Meet the Only Kombucha Brand Made Entirely on the North Fork

Stoic Artisans Kombucha gets by with a little help from its North Fork farmer-friends.

Made by Joe Hernandez and Brianna Hulmes, Stoic Artisans Kombucha is more than just a farmers market favorite; it’s a brand dedicated to supporting the farmers of the East End.

Joe Hernandez and Brianna Hulmes, the team behind Stoic Artisans Kombucha, are passionate about fermentation.

They started drinking kombucha every day five years ago as a natural way to help with health issues like acid reflux and eczema. Kombucha is a fermented tea drink made from combining sugar and tea with a starter culture called a mother.

Hernandez and Hulmes found that drinking a cup a day really helped with their health problems, but they didn’t love the store-bought kombucha they were finding. So, after taking a course in Brooklyn, they started making their own kombucha in Woodside Orchard‘s commercial kitchen and selling it at farmer’s markets and to local shops and restaurants.

Hernandez and Hulmes live in Cutchogue and together produce the only kombucha made on the North Fork. Unlike some of the larger commercial brands that use extracts to flavor their kombucha, Stoic Artisans uses fresh, local, and seasonal ingredients as much as possible. They source apples from Woodside, fresh hops from Condzella Farms, lavender from Lavender by the Bay, and fruit and spices from Sang Lee, Anderson and Briermere. They drive to local farms and pick up spare produce that farmers need to sell and experiment with new flavors with mixed results.

“Melon didn’t work that well,” Hernandez said, noting that he and Hulmes buy organic when they can and always aim to source produce as locally as possible. “You can taste the difference.”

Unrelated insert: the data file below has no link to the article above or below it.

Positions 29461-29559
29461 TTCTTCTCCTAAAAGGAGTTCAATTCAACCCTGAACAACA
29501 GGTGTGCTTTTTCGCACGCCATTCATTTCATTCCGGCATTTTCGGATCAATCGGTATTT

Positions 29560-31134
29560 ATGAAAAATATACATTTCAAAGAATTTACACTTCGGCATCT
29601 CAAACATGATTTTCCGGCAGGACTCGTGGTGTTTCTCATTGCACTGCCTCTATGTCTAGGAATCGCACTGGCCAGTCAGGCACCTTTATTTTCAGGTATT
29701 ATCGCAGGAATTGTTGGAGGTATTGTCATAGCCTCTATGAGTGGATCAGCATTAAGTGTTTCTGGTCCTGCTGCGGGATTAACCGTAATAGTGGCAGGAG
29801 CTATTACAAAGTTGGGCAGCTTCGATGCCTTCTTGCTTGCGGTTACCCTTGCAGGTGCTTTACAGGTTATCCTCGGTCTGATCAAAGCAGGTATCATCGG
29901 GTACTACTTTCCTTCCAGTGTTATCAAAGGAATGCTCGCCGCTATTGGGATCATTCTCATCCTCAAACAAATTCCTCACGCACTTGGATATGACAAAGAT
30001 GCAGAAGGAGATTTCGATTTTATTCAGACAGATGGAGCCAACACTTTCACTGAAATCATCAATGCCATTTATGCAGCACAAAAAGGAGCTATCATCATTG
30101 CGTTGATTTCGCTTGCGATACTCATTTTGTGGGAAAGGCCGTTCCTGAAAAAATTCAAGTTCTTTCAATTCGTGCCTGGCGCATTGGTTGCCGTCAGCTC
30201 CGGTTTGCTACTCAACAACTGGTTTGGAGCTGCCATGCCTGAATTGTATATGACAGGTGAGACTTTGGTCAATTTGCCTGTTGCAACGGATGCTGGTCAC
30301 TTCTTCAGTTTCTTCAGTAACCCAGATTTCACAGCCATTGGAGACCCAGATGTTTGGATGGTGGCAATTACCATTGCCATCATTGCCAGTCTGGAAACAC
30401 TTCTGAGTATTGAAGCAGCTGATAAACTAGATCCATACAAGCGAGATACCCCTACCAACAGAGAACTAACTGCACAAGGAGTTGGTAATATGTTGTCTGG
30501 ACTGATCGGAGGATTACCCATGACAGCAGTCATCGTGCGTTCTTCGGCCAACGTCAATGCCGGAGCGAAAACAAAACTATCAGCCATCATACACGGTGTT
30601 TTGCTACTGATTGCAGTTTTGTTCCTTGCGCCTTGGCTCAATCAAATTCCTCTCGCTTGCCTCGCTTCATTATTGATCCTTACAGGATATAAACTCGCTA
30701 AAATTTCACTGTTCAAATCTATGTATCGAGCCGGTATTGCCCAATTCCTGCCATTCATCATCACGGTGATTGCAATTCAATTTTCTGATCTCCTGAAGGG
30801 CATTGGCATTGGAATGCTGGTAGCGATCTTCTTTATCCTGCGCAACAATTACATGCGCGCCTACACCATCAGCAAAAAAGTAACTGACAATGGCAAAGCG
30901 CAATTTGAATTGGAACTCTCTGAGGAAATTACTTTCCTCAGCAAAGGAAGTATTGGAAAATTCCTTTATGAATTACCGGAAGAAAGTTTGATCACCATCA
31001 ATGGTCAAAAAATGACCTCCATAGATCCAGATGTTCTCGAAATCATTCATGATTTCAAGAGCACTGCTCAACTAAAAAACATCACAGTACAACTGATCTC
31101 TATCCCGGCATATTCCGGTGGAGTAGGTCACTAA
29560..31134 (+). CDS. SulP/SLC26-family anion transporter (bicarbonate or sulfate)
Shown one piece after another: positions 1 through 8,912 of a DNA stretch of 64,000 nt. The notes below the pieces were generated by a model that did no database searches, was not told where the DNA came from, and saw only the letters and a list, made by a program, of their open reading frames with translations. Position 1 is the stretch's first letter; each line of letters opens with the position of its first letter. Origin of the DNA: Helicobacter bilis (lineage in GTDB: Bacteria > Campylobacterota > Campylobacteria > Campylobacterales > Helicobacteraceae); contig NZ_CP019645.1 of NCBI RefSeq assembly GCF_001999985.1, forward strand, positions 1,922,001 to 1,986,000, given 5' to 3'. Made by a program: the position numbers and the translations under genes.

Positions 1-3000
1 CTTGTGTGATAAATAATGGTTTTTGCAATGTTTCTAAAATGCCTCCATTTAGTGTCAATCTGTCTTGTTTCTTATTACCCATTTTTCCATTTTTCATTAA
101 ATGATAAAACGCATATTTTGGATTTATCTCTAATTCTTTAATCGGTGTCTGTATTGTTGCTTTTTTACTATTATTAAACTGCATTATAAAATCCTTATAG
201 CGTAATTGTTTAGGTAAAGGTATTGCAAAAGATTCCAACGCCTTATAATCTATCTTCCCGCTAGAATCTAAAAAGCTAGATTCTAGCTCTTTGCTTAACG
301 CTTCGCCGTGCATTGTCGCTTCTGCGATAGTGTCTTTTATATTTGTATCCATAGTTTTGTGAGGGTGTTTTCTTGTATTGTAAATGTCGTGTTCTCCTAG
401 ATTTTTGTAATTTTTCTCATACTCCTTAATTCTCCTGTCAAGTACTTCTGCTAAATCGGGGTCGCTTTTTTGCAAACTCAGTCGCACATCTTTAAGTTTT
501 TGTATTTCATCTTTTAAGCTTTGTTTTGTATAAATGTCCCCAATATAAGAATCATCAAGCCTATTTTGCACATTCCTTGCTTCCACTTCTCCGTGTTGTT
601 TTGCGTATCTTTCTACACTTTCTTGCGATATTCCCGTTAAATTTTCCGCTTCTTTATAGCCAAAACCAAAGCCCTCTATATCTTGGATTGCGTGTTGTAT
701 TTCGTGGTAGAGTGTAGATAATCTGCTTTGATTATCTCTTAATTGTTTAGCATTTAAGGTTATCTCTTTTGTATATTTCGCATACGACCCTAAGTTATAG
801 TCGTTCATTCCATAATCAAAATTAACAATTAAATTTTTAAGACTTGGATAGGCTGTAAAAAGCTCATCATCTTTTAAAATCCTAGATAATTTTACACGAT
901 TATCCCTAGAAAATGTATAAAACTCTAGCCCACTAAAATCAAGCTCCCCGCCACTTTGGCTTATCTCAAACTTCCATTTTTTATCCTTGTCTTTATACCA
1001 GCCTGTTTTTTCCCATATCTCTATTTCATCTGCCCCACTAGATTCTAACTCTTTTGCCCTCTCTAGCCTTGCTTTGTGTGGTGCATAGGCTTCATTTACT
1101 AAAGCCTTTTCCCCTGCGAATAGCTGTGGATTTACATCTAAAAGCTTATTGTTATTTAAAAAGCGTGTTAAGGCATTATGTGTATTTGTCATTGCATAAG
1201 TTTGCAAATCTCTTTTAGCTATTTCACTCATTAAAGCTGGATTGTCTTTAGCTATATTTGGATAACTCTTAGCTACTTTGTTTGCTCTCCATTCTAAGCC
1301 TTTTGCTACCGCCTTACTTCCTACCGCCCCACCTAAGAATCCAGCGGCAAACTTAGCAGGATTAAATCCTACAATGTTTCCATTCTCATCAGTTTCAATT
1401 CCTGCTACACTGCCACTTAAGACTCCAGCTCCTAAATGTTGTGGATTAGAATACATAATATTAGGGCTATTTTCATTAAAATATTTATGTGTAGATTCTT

Stoic Artisans produces about 80 gallons a week, rotating 15 flavors throughout the seasons, with usually 2 or 3 at a time. Winter flavors include mango ginger and hibiscus, while spring brings strawberry rhubarb and lemon chaga (a medicinal mushroom). Summer flavors include peach mint and blueberry lavender, while fall brings cinnamon coffee, pumpkin spice and apple hops. The kombucha is fermented in professional wine vats and is naturally carbonated in the process.

Over the three and half years they’ve been in business, Stoic Artisans has seen slow, steady, and strong growth. Their kombucha is available at Sang Lee’s farm shop in Cutchogue, Circle M Beverage in Westhampton and at farmers markets in Southampton, Center Moriches, Port Jefferson, Sayville and Riverhead.

“We love supporting farmer’s markets. We would be here anyway even if we weren’t working!” Holmes said.

At the farmers markets, you can bring your own growler to be filled, or buy a quart in a glass jar after trying free samples of the different flavors. Stoic Artisans also sells by the cup (in recycled plastic) or you can bring your jar back for a discounted refill. “Most of our customers were not kombucha drinkers already. We had to convince them, but then they say we’ve changed their lives,” said Hernandez.

Their kombucha will last 4-6 weeks in the fridge, though the flavor may change and get more sour. Hulmes recommends using kombucha past that timeline as a great flavored vinegar.

This year, Stoic Artisans added kimchi and German garlic sauerkraut to their offerings. Made in 10 gallon ceramic crocks, both are naturally fermented for 1-2 weeks and then last for months in the fridge. Like sauerkraut, kimchi is fermented cabbage. Originally made in Korea, it features Asian cabbage, garlic, and chili, for a pungent, spicy, sour mix. It often also includes other vegetables, like carrot and scallions. Hulmes plans to add other variations and flavors of kimchi and sauerkraut as well.  Hulmes and Hernandez are passionate about sustainability, healthy living and adding value to their customers’ lives. Eventually, they plan to open their own place and brew beer as well as kombucha, and maybe a combination of the two, often called kombrewcha. Hernandez is especially interested in making sour German-style air fermented beers.

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Lily Dougherty-Johnson is a native North Forker, finally pursuing a lifelong dream of farming. She writes from her home in Greenport, New York, watching out the windows as her chickens misbehave.